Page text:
Album Review: BEAUTIFUL SOUVENIRS (Bidi Dworkin)

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by Tony Frankel on November 26, 2020



So, you probably know that Stage and Cinema receives hundreds of albums a month to review, and many more since COVID kept CDs from arriving in our snail-mailbox. We have decided therefore to review only those that knock our socks off on the first hearing. Welcome to vocalist Bidi Dworkin’s homegrown album that spans folk to standards, and includes protest songs such as “Brother, Can You Spare A Dime?” How awesome is this jazz album? I’m on my third listen in a row. The New Englander has an earthy innocence with distinctive vocals that are free of plasticity and pretention. What a relief!  Soothing yet invigorating, her generous 12-track album released last May, Beautiful Souvenirs, offers a package that I recommend for any time of day.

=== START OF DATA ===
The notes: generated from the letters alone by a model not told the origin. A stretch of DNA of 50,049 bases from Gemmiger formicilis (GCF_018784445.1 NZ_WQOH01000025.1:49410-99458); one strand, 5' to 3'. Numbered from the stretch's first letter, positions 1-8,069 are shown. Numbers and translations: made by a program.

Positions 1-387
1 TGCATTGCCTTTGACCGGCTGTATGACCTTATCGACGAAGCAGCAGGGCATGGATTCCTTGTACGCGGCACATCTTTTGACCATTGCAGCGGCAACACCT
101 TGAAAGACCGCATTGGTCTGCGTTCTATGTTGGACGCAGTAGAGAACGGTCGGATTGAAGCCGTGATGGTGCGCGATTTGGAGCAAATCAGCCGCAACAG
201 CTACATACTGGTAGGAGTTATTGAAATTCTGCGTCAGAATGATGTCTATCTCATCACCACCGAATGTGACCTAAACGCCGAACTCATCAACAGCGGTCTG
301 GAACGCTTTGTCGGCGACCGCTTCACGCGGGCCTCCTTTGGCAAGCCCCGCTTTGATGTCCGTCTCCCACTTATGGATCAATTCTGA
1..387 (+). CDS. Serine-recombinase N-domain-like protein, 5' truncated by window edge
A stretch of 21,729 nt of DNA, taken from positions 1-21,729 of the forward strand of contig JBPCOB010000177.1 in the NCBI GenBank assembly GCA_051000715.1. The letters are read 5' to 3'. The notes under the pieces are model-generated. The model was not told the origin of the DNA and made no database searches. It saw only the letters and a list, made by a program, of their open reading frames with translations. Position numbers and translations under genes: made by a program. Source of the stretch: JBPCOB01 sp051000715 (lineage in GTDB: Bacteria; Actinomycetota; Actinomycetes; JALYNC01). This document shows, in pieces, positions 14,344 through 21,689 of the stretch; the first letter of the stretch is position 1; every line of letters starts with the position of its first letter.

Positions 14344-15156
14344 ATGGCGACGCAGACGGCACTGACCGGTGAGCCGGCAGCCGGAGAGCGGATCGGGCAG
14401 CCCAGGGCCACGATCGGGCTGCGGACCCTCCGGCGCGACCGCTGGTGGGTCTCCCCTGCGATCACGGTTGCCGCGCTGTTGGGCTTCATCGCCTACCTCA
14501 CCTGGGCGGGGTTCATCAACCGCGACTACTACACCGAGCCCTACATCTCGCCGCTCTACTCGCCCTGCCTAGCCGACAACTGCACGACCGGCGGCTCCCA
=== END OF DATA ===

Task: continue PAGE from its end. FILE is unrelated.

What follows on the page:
Listen as she seamlessly goes from updating standards (“You Don’t Know What Love Is” gets an up-tempo treatment to folk) and the way she celebrates Joni Mitchell’s “Morgantown” in the singer/songwriter’s style from the 60s, a wise decision instead of the many covers from artists who feel they must reinterpret Mitchell’s work in order to honor the Canadian composer (on a side note, check out Joni’s brand new anthology of previously unreleased yumminess). Dworkin’s warm tone (“My Heart Sings” is dreamy) melts right in with her trio. On “Why Try to Change Me Now,” pianist Eric Hangen offers deliciously supportive harmonics while Dworkin sings with a sort of gentle rusticity; they reminded me of the great Monica Zetterlund and Bill Evans on the album Waltz for Debby. Steve Cady is sweetly smooth in “Alone Together,” and Claire Arenius propels her drums on “Hum Drum Blues.” Oh, and a shout-out to engineer Benjamin J. Arrindell at Old Mill Road Recording for the superb clarity.

cover photo by Janis Wilkins
available on Amazon

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